European Journal of Pediatrics 02/2011; 170(3):295-308. · 1.91 Impact Factor
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    ABSTRACT: B-cell receptor (BCR)-mediated signals provide the basis for B-cell differentiation in the BM and subsequently into follicular, marginal zone, or B-1 B-cell subsets. We have previously shown that B-cell-specific expression of the constitutive active E41K mutant of the BCR-associated molecule Bruton's tyrosine kinase (Btk) leads to an almost complete deletion of immature B cells in the BM. Here, we report that low-level expression of the E41K or E41K-Y223F Btk mutants was associated with reduced follicular B-cell numbers and significantly increased proportions of B-1 cells in the spleen. Crosses with 3-83 mu delta and VH81X BCR Tg mice showed that constitutive active Btk expression did not change follicular, marginal zone, or B-1 B-cell fate choice, but resulted in selective expansion or survival of B-1 cells. Residual B cells were hyperresponsive and manifested sustained Ca(2+) mobilization. They were spontaneously driven into germinal center-independent plasma cell differentiation, as evidenced by increased numbers of IgM(+) plasma cells in spleen and BM and significantly elevated serum IgM. Because anti-nucleosome autoantibodies and glomerular IgM deposition were present, we conclude that constitutive Btk activation causes defective B-cell tolerance, emphasizing that Btk signals are essential for appropriate regulation of B-cell activation.
    European Journal of Immunology 09/2010; 40(9):2643-54. · 4.97 Impact Factor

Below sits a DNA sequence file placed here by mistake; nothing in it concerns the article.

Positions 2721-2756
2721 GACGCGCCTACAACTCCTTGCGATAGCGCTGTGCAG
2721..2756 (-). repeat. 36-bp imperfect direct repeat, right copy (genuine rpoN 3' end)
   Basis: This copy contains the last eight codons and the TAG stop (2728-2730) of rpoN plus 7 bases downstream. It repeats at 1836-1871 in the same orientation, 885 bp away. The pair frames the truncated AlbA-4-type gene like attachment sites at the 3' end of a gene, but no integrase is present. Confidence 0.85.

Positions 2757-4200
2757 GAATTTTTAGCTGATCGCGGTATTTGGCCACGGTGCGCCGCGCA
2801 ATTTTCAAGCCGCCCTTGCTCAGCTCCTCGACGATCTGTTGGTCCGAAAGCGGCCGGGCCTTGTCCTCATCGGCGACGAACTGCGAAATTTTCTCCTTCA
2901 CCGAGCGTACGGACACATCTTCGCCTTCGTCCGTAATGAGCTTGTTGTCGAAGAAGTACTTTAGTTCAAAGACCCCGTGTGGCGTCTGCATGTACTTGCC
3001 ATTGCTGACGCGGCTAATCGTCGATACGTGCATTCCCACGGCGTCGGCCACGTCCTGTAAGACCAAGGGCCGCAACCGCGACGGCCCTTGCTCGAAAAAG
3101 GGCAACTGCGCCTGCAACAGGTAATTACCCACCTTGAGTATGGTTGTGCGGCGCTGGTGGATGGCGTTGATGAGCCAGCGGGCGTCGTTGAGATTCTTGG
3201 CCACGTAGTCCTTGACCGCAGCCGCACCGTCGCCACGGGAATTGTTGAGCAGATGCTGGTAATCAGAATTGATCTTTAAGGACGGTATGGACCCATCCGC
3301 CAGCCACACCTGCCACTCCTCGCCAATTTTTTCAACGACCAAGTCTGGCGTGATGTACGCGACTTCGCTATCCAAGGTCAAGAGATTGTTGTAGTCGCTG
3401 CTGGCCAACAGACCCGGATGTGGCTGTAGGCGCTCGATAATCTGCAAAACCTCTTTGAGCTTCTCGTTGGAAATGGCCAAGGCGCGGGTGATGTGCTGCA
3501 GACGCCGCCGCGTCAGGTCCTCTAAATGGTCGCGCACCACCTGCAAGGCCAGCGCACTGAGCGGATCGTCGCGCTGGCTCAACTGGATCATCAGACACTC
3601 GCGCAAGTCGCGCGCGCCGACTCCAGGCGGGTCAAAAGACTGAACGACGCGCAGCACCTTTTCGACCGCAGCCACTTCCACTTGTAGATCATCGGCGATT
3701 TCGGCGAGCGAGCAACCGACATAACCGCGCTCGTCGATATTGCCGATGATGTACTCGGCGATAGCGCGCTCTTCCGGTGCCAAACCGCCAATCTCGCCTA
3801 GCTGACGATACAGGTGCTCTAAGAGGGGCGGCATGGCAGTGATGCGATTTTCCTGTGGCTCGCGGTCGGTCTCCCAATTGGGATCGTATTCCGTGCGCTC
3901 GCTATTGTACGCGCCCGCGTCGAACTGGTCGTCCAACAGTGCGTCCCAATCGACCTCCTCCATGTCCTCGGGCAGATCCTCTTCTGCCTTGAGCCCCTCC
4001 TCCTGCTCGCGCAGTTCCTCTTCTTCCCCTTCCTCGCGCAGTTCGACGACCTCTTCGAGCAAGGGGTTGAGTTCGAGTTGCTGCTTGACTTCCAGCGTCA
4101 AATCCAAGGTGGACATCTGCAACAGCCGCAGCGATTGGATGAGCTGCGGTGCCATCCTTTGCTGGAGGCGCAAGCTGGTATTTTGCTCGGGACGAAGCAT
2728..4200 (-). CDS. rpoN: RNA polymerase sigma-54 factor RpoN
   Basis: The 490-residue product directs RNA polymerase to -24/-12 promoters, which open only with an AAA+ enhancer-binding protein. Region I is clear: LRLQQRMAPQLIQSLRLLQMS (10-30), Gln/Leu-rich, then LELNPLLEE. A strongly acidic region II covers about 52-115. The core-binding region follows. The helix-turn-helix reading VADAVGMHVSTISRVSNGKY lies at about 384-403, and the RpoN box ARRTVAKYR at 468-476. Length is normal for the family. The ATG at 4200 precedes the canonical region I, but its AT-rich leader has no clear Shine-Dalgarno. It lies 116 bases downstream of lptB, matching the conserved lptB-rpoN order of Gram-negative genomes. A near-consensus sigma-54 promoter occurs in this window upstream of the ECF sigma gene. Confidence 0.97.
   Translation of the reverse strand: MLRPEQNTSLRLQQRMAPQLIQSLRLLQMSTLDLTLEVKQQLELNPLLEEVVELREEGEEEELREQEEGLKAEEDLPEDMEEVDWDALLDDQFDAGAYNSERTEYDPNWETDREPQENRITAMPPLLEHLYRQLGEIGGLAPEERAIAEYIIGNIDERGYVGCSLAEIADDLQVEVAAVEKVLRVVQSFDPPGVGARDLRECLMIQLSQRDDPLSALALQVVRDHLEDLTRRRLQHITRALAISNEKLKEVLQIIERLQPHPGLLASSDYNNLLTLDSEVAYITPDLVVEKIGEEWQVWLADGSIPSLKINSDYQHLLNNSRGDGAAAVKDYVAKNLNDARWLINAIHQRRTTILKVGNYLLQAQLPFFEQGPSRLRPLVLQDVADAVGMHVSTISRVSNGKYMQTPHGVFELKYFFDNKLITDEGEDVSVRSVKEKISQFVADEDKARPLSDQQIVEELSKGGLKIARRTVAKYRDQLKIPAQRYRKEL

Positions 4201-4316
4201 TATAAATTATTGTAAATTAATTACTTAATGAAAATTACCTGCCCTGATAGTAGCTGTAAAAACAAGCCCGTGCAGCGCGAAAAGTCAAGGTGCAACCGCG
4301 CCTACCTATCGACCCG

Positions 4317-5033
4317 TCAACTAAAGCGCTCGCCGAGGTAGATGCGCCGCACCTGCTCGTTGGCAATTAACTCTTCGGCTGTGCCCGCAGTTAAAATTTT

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    ABSTRACT: The adapter protein Slp65 is a key component of the precursor-B (pre-B) cell receptor. Slp65-deficient mice spontaneously develop pre-B cell leukemia, but the mechanism by which Slp65(-/-) pre-B cells become malignant is unknown. Loss of Btk, a Tec-family kinase that cooperates with Slp65 as a tumor suppressor, synergizes with deregulation of the c-Myc oncogene during lymphoma formation. Here, we report that the presence of the immunoglobulin heavy chain transgene V(H)81X prevented tumor development in Btk(-/-)Slp65(-/-) mice. This finding paralleled the reported effect of a human immunoglobulin heavy chain transgene on lymphoma development in Emu-myc mice, expressing transgenic c-Myc. Because activation of c-Myc strongly selects for spontaneous inactivation of the p19(Arf)-Mdm2-p53 tumor suppressor pathway, we investigated whether disruption of this pathway is a common alteration in Slp65(-/-) pre-B cell tumors. We found that combined loss of Slp65 and p53 in mice transformed pre-B cells very efficiently. Aberrations in p19(Arf), Mdm2, or p53 expression were found in all Slp65(-/-) (n = 17) and Btk(-/-)Slp65(-/-) (n = 32) pre-B cell leukemias analyzed. In addition, 9 of 10 p53(-/-)Slp65(-/-) pre-B cell leukemias manifested significant Mdm2 protein expression. These data indicate that malignant transformation of Slp65(-/-) pre-B cells involves disruption of the p19(Arf)-Mdm2-p53 tumor suppressor pathway.